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I'm very miffed by this as is my area of expertise and I haveto say I've got to go with Vauxhaul on this one. I've had a look at your case study the best bit being all the claims and evidence you have does not seem to exist. Further, the reports refer to rear tyres and wear. In addition you have an independant report on the geometry it seems both of which are described as Vauxhaul reports.

 

The wear patterns shown also do not correlate to a geometry issue either unless the car had a severe pull issue and the data you supply supports this along with the original complaint description.

 

The patterns do correlate to excessive contact with something and that is what you should be looking at. A clue might be in what you have said with your trips to France!!

 

Further, the way the car is tied down will have no effect on the geometry unless it not given 24hrs to recover when it is measured at which point it will revert to factory setting.

 

The toe figures on the front would not cause this type of wear as well and the fact it shows out can easily be challenged as the independant probably has not had their rig calibrated in years for a start.

 

I'd be very carefull with trying to persue this as you could end up very embarrassed and seriously out of pocket.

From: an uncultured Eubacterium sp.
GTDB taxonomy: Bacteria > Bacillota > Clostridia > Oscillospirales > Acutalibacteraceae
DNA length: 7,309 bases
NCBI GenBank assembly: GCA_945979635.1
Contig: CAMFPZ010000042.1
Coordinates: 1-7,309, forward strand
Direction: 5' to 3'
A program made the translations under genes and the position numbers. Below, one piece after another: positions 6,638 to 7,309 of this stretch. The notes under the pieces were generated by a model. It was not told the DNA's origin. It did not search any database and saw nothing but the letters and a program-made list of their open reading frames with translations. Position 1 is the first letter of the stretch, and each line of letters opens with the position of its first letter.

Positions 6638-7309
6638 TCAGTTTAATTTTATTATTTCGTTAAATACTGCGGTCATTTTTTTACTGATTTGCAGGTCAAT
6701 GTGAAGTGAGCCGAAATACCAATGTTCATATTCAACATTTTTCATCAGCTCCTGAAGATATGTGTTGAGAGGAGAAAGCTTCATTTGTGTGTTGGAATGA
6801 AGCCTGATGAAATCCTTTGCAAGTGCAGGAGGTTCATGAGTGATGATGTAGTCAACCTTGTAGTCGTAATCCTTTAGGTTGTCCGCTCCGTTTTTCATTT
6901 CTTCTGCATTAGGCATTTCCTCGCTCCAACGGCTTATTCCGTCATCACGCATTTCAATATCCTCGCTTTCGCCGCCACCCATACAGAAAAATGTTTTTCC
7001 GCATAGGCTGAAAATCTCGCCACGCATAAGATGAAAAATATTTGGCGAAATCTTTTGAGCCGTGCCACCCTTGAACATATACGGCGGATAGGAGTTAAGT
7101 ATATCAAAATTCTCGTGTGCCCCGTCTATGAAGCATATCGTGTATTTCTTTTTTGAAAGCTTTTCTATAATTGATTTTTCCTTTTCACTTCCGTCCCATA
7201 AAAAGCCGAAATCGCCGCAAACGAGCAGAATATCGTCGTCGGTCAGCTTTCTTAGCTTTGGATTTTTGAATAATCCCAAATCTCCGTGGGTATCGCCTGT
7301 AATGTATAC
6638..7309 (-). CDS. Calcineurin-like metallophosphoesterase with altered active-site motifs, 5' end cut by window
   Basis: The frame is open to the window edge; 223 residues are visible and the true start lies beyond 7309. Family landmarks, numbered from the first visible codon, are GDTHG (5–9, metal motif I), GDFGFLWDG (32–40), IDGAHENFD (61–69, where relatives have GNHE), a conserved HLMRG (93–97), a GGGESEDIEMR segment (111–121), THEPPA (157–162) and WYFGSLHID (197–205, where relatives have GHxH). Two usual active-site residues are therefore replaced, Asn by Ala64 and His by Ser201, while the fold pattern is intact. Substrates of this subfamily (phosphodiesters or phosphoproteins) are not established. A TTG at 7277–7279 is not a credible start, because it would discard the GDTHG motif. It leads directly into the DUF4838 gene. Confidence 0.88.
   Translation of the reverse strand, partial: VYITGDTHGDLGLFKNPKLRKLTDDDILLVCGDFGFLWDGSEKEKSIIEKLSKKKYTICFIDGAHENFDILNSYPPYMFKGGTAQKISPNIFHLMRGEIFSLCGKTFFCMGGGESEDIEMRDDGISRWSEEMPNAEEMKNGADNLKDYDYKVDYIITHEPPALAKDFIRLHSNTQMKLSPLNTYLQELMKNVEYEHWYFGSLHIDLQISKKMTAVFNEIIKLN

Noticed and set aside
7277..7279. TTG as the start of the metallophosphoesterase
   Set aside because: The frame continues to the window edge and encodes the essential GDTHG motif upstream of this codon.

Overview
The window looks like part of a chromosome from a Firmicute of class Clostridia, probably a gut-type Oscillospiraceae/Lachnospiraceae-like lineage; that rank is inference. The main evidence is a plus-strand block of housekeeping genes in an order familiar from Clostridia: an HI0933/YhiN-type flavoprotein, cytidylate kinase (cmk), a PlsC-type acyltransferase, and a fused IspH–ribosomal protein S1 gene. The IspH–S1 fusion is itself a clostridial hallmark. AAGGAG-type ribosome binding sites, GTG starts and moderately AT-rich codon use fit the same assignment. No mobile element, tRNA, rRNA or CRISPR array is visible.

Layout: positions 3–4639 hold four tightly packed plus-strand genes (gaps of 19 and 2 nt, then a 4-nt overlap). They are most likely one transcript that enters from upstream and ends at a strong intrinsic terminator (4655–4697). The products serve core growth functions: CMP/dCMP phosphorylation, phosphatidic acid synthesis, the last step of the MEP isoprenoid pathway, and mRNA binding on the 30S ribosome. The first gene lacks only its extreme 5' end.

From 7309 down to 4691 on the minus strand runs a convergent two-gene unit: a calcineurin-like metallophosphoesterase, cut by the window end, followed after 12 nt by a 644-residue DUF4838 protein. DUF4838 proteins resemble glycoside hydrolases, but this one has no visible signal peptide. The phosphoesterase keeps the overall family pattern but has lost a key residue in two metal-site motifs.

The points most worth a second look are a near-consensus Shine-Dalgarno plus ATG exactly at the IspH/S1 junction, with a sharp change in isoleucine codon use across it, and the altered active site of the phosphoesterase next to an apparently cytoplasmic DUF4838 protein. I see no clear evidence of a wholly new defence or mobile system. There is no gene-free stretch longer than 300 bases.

Home in on the noise you complained about!!!

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Thank you helliosuk for your observations and recommendations. We are sorry this reply is so lengthy but the more information you have the better it is to be able to make a judgement.

We have passed your comments across to Bridgestone Tyre Company technical team for a response. Bridgestone of course, had the opportunity of not just taking a number of pictures showing all wear characteristics of both rear tyres but importantly had the actual tyres for thorough investigation.

Of course your expertise may well be greater than theirs and if you believe they have misinterpreted the geometry test report undertaken and supervised by Vauxhall, then we would welcome more information.

 

Autospehere Consultancy some years back investigated problems associated with the transportation of vehicles on car transporters in conjunction with a major vehicle leasing company due to the fact they had incurred significant problems. The factors were found and the manufacturer (not Vauxhall in this instance) took remedial action to prevent future occurrences. Therefore there is actual evidence pertaining to this possible factor.

Interestingly we are not stating the abnormal tyre wear was attributed to a possible load induced factor on the geometry of the vehicle but allowing for no more than a possibility.

 

Again just as a mute point after the adjustments were made and new tyres fitted the vehicle was monitored over a 2,000 mile return trip to the South of France to replicate the average mileage and roads previously run. The monitoring company reported that no abnormal tyre wear was seen similar to that of the removed tyres.

As the geometry adjustment and new tyres only had been just made and the problem was no longer experienced the obvious conclusion drawn was that either the geometry settings that did show error and incidentally was adjusted, contributed to the abnormal wear, or that the tyres were at fault.